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We're working with more than 40,000 nurses and nurse practitioners to protect the public through regulation. Learn more
  • We are the College of Registered Nurses of B.C.

    CRNBC's legal oblig​ation is to protect the public through the regulation of registered nurses, setting standards of practice, assessing nursing education progr​​ams in B.C., and addressing complaints about CRNBC registrants.​

    Find out more about usRead our regulatory philosophy
  • Quality Assurance reflects a nurse's professional growth and l​e​arning

    By participating in CRNBC's Quality Assurance Program throughout the year, nurses demonstrate their commitment to maintaining their competence to practise.​​​​​

    Learn more about Quality Assurance 
  • Her sister needs nursing care. Should she provide it?

    Case study: Ling's sister is being discharged from hospital and will need nursing care at home. Ling, an RN, knows her family will want her to be involved in her care. But would it be the best approach for everyone involved?

    See what Ling decides to doTake a look at our other case studies
  • Reporting suspected impaired practice or narcotic diversion in the workplace

    Justin has worked with Kelsey for the first time in a few months, and he’s worried about the changes he sees in his colleague. Her behaviour makes him concerned for patient safety.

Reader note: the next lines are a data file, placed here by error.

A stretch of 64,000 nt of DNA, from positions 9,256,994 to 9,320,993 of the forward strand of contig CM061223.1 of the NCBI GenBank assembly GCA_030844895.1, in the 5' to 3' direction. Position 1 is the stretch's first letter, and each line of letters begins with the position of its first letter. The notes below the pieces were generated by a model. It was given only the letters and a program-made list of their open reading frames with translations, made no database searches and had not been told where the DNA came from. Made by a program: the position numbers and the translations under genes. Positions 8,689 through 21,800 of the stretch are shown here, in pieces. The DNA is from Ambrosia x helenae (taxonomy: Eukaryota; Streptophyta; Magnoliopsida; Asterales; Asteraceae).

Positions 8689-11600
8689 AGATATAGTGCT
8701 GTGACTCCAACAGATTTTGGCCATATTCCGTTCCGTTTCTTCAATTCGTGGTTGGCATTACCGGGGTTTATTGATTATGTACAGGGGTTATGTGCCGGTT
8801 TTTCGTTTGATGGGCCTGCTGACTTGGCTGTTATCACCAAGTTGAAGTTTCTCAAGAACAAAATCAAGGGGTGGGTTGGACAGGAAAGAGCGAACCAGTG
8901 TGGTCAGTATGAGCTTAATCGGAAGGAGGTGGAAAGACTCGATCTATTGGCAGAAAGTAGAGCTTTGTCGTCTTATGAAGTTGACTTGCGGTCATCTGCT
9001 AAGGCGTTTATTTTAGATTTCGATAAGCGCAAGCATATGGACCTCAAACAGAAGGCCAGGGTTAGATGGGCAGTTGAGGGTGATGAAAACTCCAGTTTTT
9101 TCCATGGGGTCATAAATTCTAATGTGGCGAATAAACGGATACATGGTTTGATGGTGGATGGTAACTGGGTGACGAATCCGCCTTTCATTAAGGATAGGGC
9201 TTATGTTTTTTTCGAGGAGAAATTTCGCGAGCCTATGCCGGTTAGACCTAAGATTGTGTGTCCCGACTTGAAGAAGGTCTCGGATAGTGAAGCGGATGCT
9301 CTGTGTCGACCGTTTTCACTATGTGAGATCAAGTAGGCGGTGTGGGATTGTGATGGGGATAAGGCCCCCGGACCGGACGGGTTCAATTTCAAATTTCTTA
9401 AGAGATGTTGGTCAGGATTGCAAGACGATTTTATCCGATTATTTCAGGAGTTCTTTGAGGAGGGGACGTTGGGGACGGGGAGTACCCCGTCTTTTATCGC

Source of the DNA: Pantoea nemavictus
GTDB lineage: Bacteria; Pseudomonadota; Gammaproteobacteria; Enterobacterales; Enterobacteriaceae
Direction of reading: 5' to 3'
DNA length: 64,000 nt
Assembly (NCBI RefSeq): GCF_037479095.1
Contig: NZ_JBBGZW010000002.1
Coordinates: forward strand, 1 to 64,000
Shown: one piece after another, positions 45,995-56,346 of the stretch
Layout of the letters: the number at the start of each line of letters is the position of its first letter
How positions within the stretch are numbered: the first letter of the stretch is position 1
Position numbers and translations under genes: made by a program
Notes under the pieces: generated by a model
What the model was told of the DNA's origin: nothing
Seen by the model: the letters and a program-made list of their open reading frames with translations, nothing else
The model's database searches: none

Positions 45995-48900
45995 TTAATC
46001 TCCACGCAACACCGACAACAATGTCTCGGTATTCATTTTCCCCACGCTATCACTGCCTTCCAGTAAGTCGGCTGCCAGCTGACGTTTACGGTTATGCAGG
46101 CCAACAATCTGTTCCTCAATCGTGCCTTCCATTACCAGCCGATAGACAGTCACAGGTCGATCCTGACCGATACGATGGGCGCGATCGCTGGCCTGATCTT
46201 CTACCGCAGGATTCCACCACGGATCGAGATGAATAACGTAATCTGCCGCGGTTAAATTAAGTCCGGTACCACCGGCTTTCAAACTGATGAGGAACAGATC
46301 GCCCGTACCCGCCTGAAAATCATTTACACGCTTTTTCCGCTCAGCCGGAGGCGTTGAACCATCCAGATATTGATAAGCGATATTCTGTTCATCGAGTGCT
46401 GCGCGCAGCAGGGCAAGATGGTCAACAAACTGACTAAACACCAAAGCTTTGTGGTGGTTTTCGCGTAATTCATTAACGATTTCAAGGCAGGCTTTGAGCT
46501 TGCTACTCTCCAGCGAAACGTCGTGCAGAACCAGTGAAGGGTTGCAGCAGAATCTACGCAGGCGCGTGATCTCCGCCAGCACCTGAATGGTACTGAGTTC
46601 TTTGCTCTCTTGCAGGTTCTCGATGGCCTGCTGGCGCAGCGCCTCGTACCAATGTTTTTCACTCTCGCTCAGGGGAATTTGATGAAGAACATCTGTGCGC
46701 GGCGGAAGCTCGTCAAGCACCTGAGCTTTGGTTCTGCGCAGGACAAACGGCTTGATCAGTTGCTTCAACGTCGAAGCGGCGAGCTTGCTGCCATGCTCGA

Read the case studyLearn more about your reporting responsibilities
Duty to Provide Care 

How do I know if I have a conscientious objection?


Jamie’s new job is in a practice setting where medical assistance in dying is provided. Until now, he’s not really thought about participating in a client’s medically assisted death.

He’s not sure how he feels and realizes he needs to sort it out. Does he have a conscientious objection to medical assistance in dying? What is a conscientious objection? He wonders where to start.

Read more​​​​​​​​
Frequently Asked Question



I'm considering taking a job at a medical aesthetic clinic where I would administer Botox Cosmetic and dermal fillers. Is this within RN scope of practice?


Yes, administering Botox and dermal fillers are within RN scope of practice. Botox is a Schedule 1 medication. Dermal fillers are either Schedule 2 medications or substances. In all cases, you'll need a client-specific order from a physician or dentist. You'll also need to meet the Standards for acting with client-specific orders.

CRNBC has recently clarified that RNs always require an order before compounding or administering dermal fillers, as these procedures come with potential client risks, there are many things to consider before carrying out these activities. We recommend you review the following resources:

The College of Physicians and Surgeons of British Columbia and the College of Dental Surgeons of British Columbia have information relevant to nurses administering Botox Cosmetic and dermal fillers. Please contact if you have any questions.

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